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Posted: Tue Jan 22 2013
The Freud Museum is in the house that was Sigmund Freud's London home after he fled the Nazis in 1938. It is a time capsule, a small chunk of Hapsburg Vienna transported to Hampstead. It contains the couch on which psychoanalysis was born, Freud's study and library and his collection of Egyptian, Greek and Roman antiquities. Upstairs, a room is devoted to his psychoanalyst daughter Anna who lived and worked at the house until her death in 1982. The Freud Museum is one of the few in London to have two blue plaques, one for Sigmund and the other for Anna. Films taken in the 1930s show Freud and his family at home and in the garden or walking the dogs.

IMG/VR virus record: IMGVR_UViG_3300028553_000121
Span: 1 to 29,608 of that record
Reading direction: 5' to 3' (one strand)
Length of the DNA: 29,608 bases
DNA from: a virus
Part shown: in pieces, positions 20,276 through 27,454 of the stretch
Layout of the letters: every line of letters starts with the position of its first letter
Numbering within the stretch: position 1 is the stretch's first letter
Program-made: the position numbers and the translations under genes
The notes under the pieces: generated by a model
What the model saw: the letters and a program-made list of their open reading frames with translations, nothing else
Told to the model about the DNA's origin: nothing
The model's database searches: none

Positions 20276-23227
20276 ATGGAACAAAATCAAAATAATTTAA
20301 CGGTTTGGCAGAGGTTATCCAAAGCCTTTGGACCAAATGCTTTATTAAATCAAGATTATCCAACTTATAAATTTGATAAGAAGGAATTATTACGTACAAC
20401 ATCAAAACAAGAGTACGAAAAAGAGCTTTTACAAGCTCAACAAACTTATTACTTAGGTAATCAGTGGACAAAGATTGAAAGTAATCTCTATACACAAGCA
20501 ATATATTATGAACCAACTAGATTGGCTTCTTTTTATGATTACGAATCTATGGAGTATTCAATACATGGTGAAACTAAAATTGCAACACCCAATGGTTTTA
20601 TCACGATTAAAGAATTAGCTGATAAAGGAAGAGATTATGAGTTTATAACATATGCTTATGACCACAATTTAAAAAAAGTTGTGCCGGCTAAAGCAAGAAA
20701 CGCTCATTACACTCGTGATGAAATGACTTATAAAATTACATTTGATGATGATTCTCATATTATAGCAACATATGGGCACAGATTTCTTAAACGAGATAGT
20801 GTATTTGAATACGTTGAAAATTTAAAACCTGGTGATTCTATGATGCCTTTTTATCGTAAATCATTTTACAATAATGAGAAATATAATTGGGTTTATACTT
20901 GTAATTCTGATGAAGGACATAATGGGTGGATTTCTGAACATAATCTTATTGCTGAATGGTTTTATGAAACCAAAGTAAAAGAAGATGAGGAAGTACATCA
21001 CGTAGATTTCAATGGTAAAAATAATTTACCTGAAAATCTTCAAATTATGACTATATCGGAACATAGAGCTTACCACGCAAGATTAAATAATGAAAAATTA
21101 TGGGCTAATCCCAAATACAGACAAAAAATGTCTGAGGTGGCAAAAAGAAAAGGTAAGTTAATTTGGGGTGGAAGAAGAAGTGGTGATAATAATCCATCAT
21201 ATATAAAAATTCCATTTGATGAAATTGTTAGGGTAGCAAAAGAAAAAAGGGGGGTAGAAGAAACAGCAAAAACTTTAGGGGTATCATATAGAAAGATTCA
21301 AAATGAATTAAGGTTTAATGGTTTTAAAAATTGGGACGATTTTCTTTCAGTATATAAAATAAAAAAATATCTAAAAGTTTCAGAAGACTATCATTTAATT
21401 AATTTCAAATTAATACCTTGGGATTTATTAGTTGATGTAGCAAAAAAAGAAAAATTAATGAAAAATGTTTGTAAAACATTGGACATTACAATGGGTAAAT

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Adding to the capital’s growing catalogue of exhibitions to commemorate the centenary of the start of World War I is this thoughtful showcase of the correspondence between Sigmund Freud and Albert Einstein on the subject of war, and whether it could be...